“This is the 21st century and we would all like to think racism is dead in America,” Alveda King wrote recently. “[But in reality], that’s not the case: still there are some racial issues that are out across this nation, and so we have a responsibility as compassionate citizens of America, no matter what our ethnic group happens to be, to confront these issues when they arise.”
King is right. Racism is not dead in America. Although our nation has made significant legal advances in overcoming racism, we still experience racism in the form of personal prejudice and sometimes also in the form of corrupted cultural institutions.
Maybe that is why, over the years, a number of critics have tried to undermine the legacies of historic civil rights leaders either by obsessing on those leaders’ character flaws or affiliations, or by fabricating the same.
Rosa Parks is one of those civil rights leaders who has been smeared. Thus, in light of Rosa Parks Day (Feb. 4), I offer a brief “explainer” and defense of Parks’ life and legacy.
Early Life and Activism
Born Rosa Louise McCauley in Tuskegee, AL, on February 13th, 1913, Parks grew up in the throes of Jim Crow segregation in the South. She was raised by her mother and grandparents and was known for both her shy demeanor and her determination to stand her ground when threatened.
In 1932 she married Raymond Parks, a Montgomery barber and political activist who played a role in campaigning for the “Scottsborough boys,” a notorious trial that would lead to judicial reform for African Americans.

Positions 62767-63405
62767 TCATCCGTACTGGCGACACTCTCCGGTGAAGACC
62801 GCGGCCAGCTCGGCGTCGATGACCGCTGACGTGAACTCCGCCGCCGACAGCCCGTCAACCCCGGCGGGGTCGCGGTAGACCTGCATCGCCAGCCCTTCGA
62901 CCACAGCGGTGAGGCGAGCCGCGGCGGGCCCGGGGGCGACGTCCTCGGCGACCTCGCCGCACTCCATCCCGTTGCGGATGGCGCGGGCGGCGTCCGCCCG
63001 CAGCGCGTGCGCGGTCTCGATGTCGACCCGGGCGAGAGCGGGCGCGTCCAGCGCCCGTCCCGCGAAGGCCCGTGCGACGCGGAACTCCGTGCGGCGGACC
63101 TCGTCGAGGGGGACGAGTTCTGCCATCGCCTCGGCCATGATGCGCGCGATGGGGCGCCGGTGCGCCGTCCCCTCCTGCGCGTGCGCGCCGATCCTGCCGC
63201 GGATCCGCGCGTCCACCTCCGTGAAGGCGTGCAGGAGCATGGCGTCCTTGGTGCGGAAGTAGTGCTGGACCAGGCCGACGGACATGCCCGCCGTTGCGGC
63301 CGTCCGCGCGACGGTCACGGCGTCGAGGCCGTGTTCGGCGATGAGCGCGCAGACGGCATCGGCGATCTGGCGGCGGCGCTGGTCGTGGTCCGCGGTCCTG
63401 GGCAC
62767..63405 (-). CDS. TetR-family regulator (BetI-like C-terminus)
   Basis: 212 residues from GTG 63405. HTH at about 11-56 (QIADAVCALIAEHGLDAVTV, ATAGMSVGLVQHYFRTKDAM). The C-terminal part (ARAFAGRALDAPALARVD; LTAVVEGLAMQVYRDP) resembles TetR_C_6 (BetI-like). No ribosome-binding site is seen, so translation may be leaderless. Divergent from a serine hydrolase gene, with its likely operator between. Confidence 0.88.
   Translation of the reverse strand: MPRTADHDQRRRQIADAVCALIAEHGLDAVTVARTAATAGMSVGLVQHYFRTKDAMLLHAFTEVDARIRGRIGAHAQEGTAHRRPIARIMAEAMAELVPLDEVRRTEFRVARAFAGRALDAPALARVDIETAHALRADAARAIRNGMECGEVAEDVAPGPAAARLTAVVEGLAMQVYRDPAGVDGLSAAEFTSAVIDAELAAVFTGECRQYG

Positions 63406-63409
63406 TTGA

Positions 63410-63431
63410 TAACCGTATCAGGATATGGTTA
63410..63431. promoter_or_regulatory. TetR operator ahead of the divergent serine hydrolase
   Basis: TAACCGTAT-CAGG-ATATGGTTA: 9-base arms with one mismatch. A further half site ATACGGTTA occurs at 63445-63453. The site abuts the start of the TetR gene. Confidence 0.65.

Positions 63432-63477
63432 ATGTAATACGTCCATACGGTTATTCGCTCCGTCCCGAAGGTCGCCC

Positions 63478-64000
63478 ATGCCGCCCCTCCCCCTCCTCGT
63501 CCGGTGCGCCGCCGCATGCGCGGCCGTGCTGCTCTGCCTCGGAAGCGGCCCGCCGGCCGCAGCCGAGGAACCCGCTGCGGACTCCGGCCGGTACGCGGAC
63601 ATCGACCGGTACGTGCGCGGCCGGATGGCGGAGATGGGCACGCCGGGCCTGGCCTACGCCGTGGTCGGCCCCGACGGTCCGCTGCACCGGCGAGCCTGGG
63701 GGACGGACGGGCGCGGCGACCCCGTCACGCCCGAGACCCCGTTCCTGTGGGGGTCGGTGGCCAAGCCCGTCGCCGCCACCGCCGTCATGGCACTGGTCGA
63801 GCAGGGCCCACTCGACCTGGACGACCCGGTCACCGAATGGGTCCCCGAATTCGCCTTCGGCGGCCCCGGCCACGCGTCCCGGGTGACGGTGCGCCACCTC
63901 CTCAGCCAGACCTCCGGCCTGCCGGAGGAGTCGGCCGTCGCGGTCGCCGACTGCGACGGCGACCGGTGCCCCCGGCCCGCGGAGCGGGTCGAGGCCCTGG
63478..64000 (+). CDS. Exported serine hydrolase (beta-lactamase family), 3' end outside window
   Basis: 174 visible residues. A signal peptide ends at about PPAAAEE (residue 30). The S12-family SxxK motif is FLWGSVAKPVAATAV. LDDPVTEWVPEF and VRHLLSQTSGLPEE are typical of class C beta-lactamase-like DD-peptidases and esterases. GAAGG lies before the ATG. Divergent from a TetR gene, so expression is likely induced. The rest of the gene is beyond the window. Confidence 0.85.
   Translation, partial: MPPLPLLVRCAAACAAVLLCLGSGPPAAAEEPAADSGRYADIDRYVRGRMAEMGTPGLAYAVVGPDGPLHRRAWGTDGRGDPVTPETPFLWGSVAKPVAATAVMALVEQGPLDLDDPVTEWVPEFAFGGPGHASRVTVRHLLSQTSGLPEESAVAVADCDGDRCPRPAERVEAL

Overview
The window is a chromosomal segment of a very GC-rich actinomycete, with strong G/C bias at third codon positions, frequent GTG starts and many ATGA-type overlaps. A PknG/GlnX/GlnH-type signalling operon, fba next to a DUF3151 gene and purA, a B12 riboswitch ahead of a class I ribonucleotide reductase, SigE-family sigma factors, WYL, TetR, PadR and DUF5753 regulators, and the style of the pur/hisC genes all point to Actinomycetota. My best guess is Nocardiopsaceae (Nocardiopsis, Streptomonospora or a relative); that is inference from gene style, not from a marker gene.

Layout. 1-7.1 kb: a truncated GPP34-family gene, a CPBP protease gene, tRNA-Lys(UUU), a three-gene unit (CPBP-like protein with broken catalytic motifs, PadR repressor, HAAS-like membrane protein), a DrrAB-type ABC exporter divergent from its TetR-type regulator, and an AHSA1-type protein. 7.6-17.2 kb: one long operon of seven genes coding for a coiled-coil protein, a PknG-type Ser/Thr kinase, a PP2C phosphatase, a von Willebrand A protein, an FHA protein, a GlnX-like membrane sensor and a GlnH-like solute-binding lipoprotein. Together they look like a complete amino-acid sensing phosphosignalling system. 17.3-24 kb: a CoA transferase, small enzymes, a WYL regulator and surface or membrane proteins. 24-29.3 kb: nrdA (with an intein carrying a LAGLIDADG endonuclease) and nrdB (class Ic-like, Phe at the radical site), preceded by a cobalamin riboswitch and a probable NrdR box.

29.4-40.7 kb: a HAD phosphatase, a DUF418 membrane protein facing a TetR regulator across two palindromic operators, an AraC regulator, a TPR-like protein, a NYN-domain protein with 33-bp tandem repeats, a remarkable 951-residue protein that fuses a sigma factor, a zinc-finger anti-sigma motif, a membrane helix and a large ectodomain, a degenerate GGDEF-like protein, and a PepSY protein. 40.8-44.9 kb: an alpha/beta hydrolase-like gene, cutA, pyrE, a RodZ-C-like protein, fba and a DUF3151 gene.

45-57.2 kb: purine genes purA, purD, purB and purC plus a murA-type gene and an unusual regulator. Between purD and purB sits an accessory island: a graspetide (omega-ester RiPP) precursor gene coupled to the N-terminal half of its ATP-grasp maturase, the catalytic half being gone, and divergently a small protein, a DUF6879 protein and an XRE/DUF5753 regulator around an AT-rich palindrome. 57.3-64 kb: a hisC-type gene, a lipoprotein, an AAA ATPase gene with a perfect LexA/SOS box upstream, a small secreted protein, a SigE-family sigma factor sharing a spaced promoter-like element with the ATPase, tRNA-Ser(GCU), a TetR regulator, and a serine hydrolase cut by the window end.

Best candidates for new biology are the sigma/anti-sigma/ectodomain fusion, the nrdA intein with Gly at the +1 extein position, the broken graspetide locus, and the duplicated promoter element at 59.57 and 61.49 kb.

It was through Raymond Parks that Rosa was introduced to the NAACP, attending her first meeting of the Montgomery chapter in 1943. Parks quickly assumed an active role in the organization, traveling throughout Alabama “collecting stories” of racial injustice in order to help bring cases to the Dept. of Justice.
In 1944 she worked briefly at Maxwell Air Force Base, where she received her first exposure to a racially-integrated community, an experience which left a positive impression on her and influenced her later activism.
In 1955, in the wake of Brown v. Board of Education, which officially desegregated public schools, Parks attended a workshop on the integration of schools at Highlander Folk School, a training center in southern Tennessee for southern civil rights activists. With such inspiration fresh in her mind, it would only be four months later that she would make her protest aboard a Montgomery city bus.
Refusal to Move
On December 1st, 1955, Parks boarded a bus on her way home from work and sat in the segregated non-white section on the rear half of the bus. As buses filled up with white passengers, bus drivers had the prerogative to block off rows of seats from the “colored” section and reserve them for white passengers. According to Montgomery city code, bus drivers also bore police authority to enforce bus segregation and to call for the arrest of any troublemakers.
The evening of December 1st was not Parks’ first interaction with that particular bus driver; twelve years prior, James Blake had infuriated Parks by driving off when he forced her to disembark and re-board from the “colored” entrance in the rear of the bus. In order to make room for more white passengers, Blake ordered Parks’ row vacated. In response, Parks refused to give up her seat, stating that she was “tired,” and was promptly arrested.
Parks had four days earlier witnessed a gross miscarriage of justice when the two white men accused of torturing and murdering a 14-year-old black boy were acquitted by an all-white jury. This frames Park’s famous statement that she was “tired”—she was not only physically tired, but tired of giving in and rolling over in the face of oppression.